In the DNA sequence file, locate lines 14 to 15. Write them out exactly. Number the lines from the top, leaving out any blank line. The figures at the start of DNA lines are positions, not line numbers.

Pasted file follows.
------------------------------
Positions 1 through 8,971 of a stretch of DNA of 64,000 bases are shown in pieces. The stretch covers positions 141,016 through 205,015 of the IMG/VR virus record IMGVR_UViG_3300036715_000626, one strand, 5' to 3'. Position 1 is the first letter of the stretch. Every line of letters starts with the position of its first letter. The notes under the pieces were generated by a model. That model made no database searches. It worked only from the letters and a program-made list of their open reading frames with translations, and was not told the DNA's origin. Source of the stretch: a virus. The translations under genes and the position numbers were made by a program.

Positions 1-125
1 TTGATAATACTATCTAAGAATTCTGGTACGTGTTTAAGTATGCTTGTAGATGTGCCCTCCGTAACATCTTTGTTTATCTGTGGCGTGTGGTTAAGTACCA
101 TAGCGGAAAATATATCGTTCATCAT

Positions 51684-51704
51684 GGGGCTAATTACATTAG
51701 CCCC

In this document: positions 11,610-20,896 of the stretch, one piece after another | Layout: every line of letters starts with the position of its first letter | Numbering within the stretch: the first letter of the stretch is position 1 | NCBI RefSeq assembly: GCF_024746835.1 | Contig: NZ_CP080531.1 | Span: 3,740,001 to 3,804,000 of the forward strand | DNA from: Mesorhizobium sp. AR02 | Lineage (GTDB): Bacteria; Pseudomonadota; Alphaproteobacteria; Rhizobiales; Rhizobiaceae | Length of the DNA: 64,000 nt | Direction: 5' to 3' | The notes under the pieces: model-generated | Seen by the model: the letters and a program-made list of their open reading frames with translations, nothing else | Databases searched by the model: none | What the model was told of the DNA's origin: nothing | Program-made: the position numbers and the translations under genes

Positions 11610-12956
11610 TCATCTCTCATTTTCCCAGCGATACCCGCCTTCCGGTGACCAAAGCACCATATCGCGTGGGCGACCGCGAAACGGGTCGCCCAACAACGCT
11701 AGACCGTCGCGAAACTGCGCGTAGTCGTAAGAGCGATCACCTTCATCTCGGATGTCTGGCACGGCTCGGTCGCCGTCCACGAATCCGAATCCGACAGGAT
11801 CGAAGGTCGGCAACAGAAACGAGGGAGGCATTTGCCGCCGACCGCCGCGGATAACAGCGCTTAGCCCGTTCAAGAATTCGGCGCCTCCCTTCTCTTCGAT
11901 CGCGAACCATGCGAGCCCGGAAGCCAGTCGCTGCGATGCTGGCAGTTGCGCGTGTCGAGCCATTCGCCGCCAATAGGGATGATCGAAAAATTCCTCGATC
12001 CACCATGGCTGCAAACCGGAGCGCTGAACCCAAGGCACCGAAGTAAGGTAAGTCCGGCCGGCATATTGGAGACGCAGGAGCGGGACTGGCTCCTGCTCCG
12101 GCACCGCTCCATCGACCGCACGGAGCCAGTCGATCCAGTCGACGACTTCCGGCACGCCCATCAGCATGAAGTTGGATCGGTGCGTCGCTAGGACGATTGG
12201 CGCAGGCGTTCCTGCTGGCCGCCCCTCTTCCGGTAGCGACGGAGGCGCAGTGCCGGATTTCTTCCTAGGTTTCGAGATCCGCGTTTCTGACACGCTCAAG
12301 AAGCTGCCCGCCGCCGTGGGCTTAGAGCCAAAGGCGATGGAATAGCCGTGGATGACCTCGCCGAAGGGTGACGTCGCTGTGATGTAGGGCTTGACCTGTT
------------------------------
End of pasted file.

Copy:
12001 CACCATGGCTGCAAACCGGAGCGCTGAACCCAAGGCACCGAAGTAAGGTAAGTCCGGCCGGCATATTGGAGACGCAGGAGCGGGACTGGCTCCTGCTCCG
12101 GCACCGCTCCATCGACCGCACGGAGCCAGTCGATCCAGTCGACGACTTCCGGCACGCCCATCAGCATGAAGTTGGATCGGTGCGTCGCTAGGACGATTGG